I think it's inevitable for novice photographer's to come across Ken's site as its web presence is just so strong. But when he claims that images coming out of his iPhone is better than the ones from his D3, that alone should prompt some readers to stroke their chin.He says a lot of stuff that are either blasphemy or something that comes across as attention grabbing. Take his RAW vs JPEG argument for example. He is so adamant that JPEG is better because "real photographers get it right in the camera" that his prejudice towards those who shoots RAW becomes apparent in his writing. I've shot long enough I think to understand the potential of RAW and the need for JPEG; I shoot RAW and recommend others to do the same, but never will you find me criticizing those who shoot JPEGs. You shoot what works for you. I'm embarrassed for him sometimes when I read this guy blab about how this and that sucks.
That said, I do visit his site now and then if I want to read up some stuff on Nikon AI lenses. The man has a great lens database, can't knock him for that.
Ming's blog offers a refreshing in depth look into the life of a professional photographer. He writes extensively about shooting philosophies. Sometimes I wonder how he could come up with these thoughts every week. Doesn't hurt that he knows quite a bit about all sorts of cameras. And unlike Rockwell, Ming actually can create photographs.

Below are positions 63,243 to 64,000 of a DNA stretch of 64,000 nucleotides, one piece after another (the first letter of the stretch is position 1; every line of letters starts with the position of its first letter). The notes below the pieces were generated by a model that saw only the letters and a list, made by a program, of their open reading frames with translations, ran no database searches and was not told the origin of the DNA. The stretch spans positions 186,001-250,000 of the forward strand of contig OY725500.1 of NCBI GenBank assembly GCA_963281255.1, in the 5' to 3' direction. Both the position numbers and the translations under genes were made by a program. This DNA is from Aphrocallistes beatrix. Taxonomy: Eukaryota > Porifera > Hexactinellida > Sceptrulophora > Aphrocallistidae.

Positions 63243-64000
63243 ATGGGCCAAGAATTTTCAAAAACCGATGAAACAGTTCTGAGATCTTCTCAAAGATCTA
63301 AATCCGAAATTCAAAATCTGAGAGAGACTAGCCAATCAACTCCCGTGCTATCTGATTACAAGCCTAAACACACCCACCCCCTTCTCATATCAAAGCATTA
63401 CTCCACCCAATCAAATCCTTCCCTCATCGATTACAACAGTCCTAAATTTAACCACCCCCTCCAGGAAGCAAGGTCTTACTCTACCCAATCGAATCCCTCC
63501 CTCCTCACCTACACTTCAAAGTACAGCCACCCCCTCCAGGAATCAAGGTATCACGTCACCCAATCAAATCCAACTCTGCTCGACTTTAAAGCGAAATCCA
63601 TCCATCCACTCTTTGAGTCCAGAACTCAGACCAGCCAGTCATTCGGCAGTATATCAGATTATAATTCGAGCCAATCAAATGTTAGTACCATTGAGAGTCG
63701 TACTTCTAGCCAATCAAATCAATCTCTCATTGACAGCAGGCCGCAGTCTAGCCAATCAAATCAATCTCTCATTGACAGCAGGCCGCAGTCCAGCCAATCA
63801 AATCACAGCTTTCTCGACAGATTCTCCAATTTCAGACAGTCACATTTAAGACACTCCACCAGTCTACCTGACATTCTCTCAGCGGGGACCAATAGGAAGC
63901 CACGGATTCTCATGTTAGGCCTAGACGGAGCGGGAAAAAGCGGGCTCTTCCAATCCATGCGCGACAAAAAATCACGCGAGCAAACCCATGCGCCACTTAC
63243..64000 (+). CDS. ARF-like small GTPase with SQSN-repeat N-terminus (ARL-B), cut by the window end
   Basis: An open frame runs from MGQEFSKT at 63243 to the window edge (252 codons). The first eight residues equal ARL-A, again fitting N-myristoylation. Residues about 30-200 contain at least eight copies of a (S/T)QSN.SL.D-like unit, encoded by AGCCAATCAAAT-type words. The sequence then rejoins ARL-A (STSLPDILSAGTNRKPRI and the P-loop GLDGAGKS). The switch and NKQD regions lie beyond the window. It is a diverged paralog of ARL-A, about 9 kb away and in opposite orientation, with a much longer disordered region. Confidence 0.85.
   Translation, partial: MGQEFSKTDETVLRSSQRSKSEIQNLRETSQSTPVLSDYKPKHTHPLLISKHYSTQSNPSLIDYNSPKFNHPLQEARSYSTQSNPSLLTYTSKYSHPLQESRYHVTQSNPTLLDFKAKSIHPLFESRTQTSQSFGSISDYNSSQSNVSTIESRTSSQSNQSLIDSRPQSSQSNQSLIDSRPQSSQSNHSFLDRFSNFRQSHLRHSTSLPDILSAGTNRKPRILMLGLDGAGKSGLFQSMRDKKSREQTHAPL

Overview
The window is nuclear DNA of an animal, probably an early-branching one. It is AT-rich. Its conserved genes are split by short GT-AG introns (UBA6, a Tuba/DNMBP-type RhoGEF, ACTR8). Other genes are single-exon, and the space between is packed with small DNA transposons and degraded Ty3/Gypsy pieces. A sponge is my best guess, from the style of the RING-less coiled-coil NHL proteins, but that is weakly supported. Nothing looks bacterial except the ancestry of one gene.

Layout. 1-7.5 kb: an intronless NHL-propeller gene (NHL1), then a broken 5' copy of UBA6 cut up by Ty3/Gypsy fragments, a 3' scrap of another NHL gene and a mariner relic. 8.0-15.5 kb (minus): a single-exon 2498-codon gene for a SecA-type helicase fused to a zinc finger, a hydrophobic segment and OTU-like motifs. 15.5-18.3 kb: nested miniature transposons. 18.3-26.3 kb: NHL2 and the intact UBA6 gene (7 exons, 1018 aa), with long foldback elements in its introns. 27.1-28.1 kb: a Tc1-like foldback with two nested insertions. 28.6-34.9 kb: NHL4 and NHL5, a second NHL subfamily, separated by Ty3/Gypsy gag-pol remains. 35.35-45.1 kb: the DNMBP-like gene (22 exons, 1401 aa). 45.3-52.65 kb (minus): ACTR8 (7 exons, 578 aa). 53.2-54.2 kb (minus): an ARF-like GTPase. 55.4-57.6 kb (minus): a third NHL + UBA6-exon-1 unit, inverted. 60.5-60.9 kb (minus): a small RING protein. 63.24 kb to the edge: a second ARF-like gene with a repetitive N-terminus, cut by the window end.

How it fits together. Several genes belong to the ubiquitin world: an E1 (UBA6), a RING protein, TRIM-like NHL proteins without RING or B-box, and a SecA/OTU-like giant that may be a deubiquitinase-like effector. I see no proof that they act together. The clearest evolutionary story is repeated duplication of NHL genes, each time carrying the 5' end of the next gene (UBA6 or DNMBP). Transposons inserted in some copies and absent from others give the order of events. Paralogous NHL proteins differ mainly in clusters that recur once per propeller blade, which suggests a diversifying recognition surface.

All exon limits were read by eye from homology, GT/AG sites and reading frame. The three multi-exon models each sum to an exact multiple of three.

Tokyo is my favorite city, so it should come to no surprise that this blog makes the list. Dave the blogger is an all around great guy. His website is so beautifully presented. This blog is a must for anyone crazy about Leica gears.
Now I'm partial to photojournalism and documentary photography, so this site is a must. Time compiles some of the best work online and links it so it's really a convenient one stop shop for the best photojournalism stuff available. This site is where I spend most of my time on.
Some seriously really good photography here.
Reuter's Photographer's Blog
This site does the best photoessays online IMO. Reuter's global network of photographers makes possible the type of interesting, diverse, and frequent contributions you see on the site. not only do you get to see not-oft seen photographs, you also get to read how the photographers approach the assignment. The running diary on the World Cup was the best.
More or less similar to the Reuter's one. AP just started this one relatively recently, so I think they're still trying to figure things out.
Again, more of the same, but I find that Getty photographers are in a different class.
Of course, I also read stuff like PetaPixel and Nikon Rumors to keep abreast of creative works and camera stuff. But the above links I can honestly say shaped my photography.